The club also selected a London silversmith to create the mace, which, when finished, stood 40 inches tall and weighed nearly 10 pounds.

Although the cost of the finished product could not be verified, the club fulfilled the goal of not using taxpayer dollars in the mace’s construction.

Description of the Suffolk Mace

Below is the complete description of the mace as it appears in “The Suffolk Mace” booklet:

“The head of the Suffolk mace, which is supported by simple scroll brackets, is in the form of an open arched crown with an orb and cross lying on its top. The bowl is embossed and divided into panels by winged and armless female terminals enduring in acanthus foliage, each panel containing the crowned emblems of England, France, Scotland, and Ireland on a field of pounced circles. The Seal of the City of Suffolk is on top of the crown directly beneath the orb and cross. The seal is represented by a design formed within two circles. Directly above the inner circle are the words “Nansemond 1646” and “Suffolk 1742.” Surrounding the lower portion of the inner circle are the words “City of Suffolk, Virginia.” The design of the inner circle consists of four sections representing Suffolk’s past and present. The upper right is a bust of Captain John Smith, typifying the history of the City; the lower right is a factory, typifying the City’s strong industrial economy and the lower left is a fisherman, typifying the great opportunity for recreation in the City; and in the upper left is a tractor, barn, and corn stalks, typifying the City’s longstanding ties with agriculture. A peanut is located in the center of the seal, signifying the importance of the peanut in the economy of Suffolk. The coronet around the top of the crown is elaborately embellished with small crosses and fleur-de-lis and under the crown are the Royal Arms. The shaft is chased throughout with roses and thistles and the dividing knobs with acanthus leaves.”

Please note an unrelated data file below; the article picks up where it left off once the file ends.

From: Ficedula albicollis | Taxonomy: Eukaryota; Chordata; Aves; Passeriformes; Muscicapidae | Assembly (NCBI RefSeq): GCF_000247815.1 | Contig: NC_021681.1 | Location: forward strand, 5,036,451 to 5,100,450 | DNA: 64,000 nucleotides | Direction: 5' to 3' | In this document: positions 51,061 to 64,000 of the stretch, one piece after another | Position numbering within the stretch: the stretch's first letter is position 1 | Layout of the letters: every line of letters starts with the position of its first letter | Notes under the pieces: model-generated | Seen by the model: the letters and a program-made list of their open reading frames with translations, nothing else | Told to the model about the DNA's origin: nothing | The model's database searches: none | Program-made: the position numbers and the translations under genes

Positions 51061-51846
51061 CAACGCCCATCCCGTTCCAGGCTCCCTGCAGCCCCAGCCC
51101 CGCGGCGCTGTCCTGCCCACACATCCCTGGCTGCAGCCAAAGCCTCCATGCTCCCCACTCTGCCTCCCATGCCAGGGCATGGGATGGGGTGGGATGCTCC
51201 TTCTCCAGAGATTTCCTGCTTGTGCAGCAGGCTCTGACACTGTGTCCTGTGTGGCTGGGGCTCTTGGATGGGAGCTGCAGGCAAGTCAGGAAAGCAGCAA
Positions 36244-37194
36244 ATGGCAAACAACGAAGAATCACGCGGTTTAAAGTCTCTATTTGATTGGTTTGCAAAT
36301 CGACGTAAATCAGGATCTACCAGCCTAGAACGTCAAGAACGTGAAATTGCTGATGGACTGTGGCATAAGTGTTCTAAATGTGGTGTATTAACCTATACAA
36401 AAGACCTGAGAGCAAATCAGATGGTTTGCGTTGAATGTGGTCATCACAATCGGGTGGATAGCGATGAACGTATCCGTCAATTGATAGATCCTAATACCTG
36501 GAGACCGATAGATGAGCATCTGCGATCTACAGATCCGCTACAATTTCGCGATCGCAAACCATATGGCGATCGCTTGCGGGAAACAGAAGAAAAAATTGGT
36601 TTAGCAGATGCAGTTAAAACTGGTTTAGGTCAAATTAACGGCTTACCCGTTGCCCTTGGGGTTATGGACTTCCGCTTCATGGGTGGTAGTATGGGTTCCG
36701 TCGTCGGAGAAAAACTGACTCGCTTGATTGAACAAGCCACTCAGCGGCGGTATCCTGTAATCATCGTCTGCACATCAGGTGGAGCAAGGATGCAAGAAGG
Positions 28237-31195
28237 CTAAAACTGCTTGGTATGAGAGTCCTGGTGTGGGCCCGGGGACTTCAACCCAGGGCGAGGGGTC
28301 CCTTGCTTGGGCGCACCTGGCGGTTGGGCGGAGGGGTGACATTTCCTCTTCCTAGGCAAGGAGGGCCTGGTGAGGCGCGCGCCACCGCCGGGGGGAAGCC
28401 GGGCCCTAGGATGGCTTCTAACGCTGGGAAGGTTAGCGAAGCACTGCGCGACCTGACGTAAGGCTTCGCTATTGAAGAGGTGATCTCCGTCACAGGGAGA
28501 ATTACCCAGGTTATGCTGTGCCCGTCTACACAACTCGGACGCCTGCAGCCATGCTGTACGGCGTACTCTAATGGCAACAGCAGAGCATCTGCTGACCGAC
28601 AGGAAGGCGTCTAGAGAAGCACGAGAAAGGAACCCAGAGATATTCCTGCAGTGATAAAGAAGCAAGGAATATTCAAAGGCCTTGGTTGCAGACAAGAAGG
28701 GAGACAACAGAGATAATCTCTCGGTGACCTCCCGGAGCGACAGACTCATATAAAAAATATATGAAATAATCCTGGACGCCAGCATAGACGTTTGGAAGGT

Presentation and current home

During a Ladies’ Night meeting on May 10, 1979, Reid’s project was complete as he presented the finished mace to the city. The event, held at the National Guard Armory, featured former Governor Mills Godwin Jr. as the special guest.

The event featured a five-man honor guard, dressed in colonial British uniforms, carrying the mace in its first official showing. Three Rotarians, dressed in colonial attire, distributed copies of the 1742 charter of the Town of Suffolk to Rotarians and miniature replicas of the Suffolk Mace to the ladies present.

As for her reaction to the mace, Reid’s daughter Connie Happel was understandably biased.

“I think it is beautiful,” Happel said. “He really took a lot of pride in it.”

Although “The Suffolk Mace” booklet said the mace would be displayed daily at the Suffolk Municipal Building on Market Street, it currently resides at the Suffolk Visitors Center on North Main Street in the Prentis House.

Suffolk city spokeswoman Debbie George said the Mace’s future home would be the refurbished Nansemond County Courthouse, which is currently under construction.

The mace will find a home in the building’s lobby, offering a welcoming sight to those coming in the building. ←